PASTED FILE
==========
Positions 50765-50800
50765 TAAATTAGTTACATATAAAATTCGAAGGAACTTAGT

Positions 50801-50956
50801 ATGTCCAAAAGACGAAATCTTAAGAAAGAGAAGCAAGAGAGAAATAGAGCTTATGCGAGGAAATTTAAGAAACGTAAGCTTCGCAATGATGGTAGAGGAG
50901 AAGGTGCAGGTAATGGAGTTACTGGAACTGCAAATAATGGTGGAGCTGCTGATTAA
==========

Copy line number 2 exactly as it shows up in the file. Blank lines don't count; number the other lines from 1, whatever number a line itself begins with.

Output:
50765 TAAATTAGTTACATATAAAATTCGAAGGAACTTAGT